A CAG report had pointed out that there was short crediting of the GST cess collected by the central government totalling ₹47,272 crore tantamount diversion of the funds. The government’s statutory auditor had said in the financial audit report for FY19 tabled in Parliament that there was short crediting of the GST compensation cess collection, totalling ₹47,272 crore, during FY18 and FY19 to the GST Compensation Cess Fund, which is part of the public account. Unlike the Consolidated Fund of India (CFI), withdrawals from the public account does not need Parliament’s approval and the funds do not belong to the central government. The audit report pointed out this short crediting was a violation of the GST Compensation Cess Act of 2017. It also said the fund retained in CFI became available for use for purposes other than what was provided for in the Act, a view the finance ministry does not concur with. The CAG report also pointed out that the short crediting of cess collected led to overstatement of revenue receipts of the government and understatement of fiscal deficit.
Actual GST compensation to states
According to available information, in 2017-18, Rs 62,611 crore was collected by way of GST cess, out of which the government released full compensation dues of Rs 41,146 crore to the states and union territories (UTs). In 2018-19, an amount of Rs 95,081 crore was collected, out of which Rs 69,275 crore was paid as full compensation dues to states and UTs.
Thus, an amount of Rs 47,271 crore collected in the 2017-18 and 2018-19 had remained unutilised for reconciliation post full payment of GST compensation dues. For the year 2019-20, the central government released Rs 1,65,302 crore as GST compensation against a cess collection of Rs 95,444 crore which it could do so with the unutilised cess of Rs 47,271 crore.
The GST (Compensation to States) Act
The GST (Compensation to States) Act guarantees all states an annual growth rate of 14 per cent in their GST revenue in the first five years of implementation of GST beginning July 2017. It was introduced as a relief for states for the loss of revenues arising from the implementation of GST. If a state’s revenue grows slower than 14 per cent, it is supposed to be compensated by the Centre using the funds specifically collected as compensation cess. To provide these grants, a GST compensation cess is levied on certain luxury and sin goods.
The collected compensation cess flows into the consolidated fund of India (CFI), and is then transferred to the Public Account of India, where a GST compensation cess account has been created. States are compensated bi-monthly from the accumulated funds in this account.
However, instead of transferring the entire GST cess amount to the GST compensation fund during 2017-18 and 2018-19, the CAG found that the Centre retained these funds in the CFI and used it for other purposes.
The Central Government’s view
Days after the Comptroller and Auditor General (CAG) flagged that the Centre in first two years of the GST implementation wrongly retained GST compensation cess that was meant to be used specifically to compensate states for loss of revenue, ministry sources said compensation due for the year 2017-18 and 2018-19 was fully paid to states. The Central government held that the time taken in reconciliation of compensation receipts can’t be termed as diversion of GST cess fund when the dues to states were fully released by the central government. The central government retained the amount unutilized after making full compensation payment to states for the years. Also, in FY20, the Centre released ₹1.65 trillion as GST compensation to states although only ₹95,444 crore was collected as the cess in that year. The government contends that this was done with the previously unutilized cess collection and therefore cannot be called a diversion.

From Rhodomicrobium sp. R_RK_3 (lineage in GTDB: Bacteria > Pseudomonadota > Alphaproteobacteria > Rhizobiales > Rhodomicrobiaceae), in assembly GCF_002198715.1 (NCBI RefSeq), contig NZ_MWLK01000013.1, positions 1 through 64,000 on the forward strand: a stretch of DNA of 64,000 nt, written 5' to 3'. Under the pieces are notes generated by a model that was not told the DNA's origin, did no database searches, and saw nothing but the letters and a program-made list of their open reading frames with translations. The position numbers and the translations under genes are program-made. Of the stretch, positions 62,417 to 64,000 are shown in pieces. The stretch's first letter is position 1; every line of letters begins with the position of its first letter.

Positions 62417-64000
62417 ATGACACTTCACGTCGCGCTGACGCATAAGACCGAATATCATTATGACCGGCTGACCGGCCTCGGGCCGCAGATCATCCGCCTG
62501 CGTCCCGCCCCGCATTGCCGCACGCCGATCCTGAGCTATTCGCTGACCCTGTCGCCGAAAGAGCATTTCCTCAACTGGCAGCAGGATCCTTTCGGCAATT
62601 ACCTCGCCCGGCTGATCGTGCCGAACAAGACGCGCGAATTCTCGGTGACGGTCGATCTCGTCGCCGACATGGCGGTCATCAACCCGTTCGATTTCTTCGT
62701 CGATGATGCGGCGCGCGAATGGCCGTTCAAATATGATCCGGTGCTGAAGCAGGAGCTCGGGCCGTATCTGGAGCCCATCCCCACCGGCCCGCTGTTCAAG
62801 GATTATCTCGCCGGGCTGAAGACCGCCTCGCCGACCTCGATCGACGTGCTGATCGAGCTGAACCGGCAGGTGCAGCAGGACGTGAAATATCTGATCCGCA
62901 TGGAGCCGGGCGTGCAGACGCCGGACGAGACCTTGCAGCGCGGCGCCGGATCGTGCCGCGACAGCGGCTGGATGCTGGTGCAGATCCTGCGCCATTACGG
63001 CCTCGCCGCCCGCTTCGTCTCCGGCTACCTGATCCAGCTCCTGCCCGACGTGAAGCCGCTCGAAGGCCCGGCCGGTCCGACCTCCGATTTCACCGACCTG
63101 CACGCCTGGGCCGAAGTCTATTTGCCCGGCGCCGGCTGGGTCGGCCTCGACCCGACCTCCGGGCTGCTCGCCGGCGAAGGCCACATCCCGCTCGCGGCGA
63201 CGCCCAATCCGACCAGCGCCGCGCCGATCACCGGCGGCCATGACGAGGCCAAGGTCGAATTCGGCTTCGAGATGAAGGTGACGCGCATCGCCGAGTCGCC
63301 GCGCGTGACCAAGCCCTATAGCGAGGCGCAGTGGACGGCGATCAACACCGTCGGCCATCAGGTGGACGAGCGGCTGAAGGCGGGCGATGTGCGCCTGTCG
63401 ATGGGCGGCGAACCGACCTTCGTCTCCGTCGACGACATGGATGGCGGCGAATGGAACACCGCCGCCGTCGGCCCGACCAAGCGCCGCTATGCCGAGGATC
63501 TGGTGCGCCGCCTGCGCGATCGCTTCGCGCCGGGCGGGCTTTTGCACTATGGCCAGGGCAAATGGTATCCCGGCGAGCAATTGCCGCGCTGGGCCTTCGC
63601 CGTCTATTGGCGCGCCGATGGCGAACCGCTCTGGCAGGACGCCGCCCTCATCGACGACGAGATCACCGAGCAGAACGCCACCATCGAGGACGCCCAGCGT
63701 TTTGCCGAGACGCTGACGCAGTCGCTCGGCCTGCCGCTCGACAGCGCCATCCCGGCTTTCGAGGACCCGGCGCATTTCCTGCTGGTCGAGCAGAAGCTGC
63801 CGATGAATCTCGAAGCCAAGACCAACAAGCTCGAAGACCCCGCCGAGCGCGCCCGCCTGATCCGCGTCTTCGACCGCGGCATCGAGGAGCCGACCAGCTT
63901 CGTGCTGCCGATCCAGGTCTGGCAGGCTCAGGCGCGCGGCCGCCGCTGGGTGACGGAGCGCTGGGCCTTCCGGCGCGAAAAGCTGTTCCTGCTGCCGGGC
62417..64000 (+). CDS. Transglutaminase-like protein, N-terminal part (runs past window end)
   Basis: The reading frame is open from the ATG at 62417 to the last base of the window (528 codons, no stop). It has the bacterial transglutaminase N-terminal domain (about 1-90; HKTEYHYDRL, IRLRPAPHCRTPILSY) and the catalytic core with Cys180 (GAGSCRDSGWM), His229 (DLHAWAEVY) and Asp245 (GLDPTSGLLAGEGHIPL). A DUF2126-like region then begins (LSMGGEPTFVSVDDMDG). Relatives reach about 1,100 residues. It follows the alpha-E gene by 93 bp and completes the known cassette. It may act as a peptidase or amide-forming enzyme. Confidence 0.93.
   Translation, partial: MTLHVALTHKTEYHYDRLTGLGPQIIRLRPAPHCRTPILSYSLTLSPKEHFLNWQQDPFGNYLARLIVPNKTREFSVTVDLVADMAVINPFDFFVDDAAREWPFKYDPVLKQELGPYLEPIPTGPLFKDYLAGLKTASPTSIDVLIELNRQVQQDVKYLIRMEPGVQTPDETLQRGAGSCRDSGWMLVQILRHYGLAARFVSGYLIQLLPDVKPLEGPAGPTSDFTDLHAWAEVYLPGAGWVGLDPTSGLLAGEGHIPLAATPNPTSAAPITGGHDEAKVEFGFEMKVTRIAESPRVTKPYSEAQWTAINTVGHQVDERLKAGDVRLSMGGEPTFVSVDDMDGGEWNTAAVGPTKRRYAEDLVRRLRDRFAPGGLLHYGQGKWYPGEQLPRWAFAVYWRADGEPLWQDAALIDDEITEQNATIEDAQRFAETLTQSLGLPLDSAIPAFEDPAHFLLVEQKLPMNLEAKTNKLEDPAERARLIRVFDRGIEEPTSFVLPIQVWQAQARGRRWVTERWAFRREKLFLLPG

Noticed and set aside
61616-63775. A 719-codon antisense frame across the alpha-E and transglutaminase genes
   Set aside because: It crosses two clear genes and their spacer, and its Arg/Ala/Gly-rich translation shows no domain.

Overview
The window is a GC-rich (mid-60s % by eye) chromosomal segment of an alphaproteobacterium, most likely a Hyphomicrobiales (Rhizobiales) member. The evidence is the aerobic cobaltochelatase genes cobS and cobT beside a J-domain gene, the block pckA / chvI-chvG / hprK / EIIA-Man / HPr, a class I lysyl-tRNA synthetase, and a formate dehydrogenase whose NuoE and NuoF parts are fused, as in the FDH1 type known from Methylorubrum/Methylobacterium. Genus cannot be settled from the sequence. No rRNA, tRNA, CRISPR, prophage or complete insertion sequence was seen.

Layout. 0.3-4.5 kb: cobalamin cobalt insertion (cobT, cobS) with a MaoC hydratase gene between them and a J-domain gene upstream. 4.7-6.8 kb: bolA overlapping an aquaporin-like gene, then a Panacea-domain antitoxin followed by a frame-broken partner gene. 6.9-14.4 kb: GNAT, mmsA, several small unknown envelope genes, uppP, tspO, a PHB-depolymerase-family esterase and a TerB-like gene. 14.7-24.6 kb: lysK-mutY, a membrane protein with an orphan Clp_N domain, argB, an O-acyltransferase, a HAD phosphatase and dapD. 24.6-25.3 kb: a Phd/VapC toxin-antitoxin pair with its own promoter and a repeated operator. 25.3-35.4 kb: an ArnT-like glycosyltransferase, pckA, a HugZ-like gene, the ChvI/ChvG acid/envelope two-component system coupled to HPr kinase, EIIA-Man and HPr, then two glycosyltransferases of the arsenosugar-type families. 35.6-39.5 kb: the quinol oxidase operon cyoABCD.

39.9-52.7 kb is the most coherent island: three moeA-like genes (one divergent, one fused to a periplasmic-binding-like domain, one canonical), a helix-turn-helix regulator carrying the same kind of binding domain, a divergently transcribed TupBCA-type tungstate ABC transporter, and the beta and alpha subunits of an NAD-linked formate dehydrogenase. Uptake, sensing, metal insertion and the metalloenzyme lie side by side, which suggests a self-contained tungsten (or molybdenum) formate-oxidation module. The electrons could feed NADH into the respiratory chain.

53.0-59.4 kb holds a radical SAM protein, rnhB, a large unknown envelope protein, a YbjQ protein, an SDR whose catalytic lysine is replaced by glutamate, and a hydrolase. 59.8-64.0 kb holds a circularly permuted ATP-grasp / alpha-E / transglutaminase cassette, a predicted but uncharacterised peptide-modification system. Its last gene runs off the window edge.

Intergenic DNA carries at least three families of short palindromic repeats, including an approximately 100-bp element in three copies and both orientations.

Clarification by the Finance Ministry
The ministry clarified that all amounts including taxes and cesses that are collected by the Centre get credited first to the CFI and only after that it is transferred to the any other fund through a budget head in the Union budget. “The government makes all efforts to transfer all amounts collected by the end of every financial year into the Fund by making necessary budget provisions. The Finance Ministry acknowledged that the GST Compensation Act requires that the cess collected in the CFI should be transferred to the Compensation Fund and compensation to states should be released from that. An official of the ministry explained thus: “Since the final accounts of amounts collected are known only after the end of financial year, normally by the end of June next year after necessary reconciliation, any amount collected over and above the estimate, will remain in CFI temporarily. After reconciliation, the amount is transferred to the Compensation Fund and from that to the states as per their compensation formula. Such temporary retention of GST cess in CFI pending reconciliation cannot be treated as diversion by any stretch of imagination.”
All amounts including taxes and cess that are collected by the Centre should, under the Article 266 of the Constitution, get credited first to the CFI and then only it could be transferred to any other fund through a budget head in Union Budget. The government makes all efforts to transfer all amounts collected by the end of every financial year into the fund by making necessary budget provisions. Therefore, government holds that such temporary retention of GST cess in CFI pending reconciliation cannot be treated as diversion by any stretch of imagination.